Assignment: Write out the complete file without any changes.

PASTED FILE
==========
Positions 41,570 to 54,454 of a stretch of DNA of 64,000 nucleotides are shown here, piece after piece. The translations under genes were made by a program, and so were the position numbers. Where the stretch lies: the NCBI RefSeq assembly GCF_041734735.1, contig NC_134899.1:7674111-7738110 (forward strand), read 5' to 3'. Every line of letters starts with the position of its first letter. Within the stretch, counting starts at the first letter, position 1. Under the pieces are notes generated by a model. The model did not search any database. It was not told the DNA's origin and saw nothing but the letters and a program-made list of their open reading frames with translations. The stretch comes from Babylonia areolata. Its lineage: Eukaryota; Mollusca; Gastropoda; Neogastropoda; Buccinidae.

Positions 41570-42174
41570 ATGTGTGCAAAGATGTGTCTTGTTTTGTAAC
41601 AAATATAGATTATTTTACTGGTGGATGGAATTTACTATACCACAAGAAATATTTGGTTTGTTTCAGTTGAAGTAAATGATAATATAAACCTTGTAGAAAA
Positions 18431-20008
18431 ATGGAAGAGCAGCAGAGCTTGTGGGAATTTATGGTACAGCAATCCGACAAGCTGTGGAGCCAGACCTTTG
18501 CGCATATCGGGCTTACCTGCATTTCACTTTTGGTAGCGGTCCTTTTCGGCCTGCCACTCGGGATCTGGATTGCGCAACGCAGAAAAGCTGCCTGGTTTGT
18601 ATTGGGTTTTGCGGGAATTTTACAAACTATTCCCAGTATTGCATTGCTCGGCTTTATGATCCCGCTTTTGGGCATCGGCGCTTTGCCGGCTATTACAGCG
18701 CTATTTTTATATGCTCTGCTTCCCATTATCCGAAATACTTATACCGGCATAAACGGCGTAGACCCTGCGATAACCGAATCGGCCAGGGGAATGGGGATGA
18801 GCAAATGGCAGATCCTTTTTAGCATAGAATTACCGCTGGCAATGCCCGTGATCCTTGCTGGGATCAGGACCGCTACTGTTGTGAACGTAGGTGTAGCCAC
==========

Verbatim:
Positions 41,570 to 54,454 of a stretch of DNA of 64,000 nucleotides are shown here, piece after piece. The translations under genes were made by a program, and so were the position numbers. Where the stretch lies: the NCBI RefSeq assembly GCF_041734735.1, contig NC_134899.1:7674111-7738110 (forward strand), read 5' to 3'. Every line of letters starts with the position of its first letter. Within the stretch, counting starts at the first letter, position 1. Under the pieces are notes generated by a model. The model did not search any database. It was not told the DNA's origin and saw nothing but the letters and a program-made list of their open reading frames with translations. The stretch comes from Babylonia areolata. Its lineage: Eukaryota; Mollusca; Gastropoda; Neogastropoda; Buccinidae.

Positions 41570-42174
41570 ATGTGTGCAAAGATGTGTCTTGTTTTGTAAC
41601 AAATATAGATTATTTTACTGGTGGATGGAATTTACTATACCACAAGAAATATTTGGTTTGTTTCAGTTGAAGTAAATGATAATATAAACCTTGTAGAAAA
Positions 18431-20008
18431 ATGGAAGAGCAGCAGAGCTTGTGGGAATTTATGGTACAGCAATCCGACAAGCTGTGGAGCCAGACCTTTG
18501 CGCATATCGGGCTTACCTGCATTTCACTTTTGGTAGCGGTCCTTTTCGGCCTGCCACTCGGGATCTGGATTGCGCAACGCAGAAAAGCTGCCTGGTTTGT
18601 ATTGGGTTTTGCGGGAATTTTACAAACTATTCCCAGTATTGCATTGCTCGGCTTTATGATCCCGCTTTTGGGCATCGGCGCTTTGCCGGCTATTACAGCG
18701 CTATTTTTATATGCTCTGCTTCCCATTATCCGAAATACTTATACCGGCATAAACGGCGTAGACCCTGCGATAACCGAATCGGCCAGGGGAATGGGGATGA
18801 GCAAATGGCAGATCCTTTTTAGCATAGAATTACCGCTGGCAATGCCCGTGATCCTTGCTGGGATCAGGACCGCTACTGTTGTGAACGTAGGTGTAGCCAC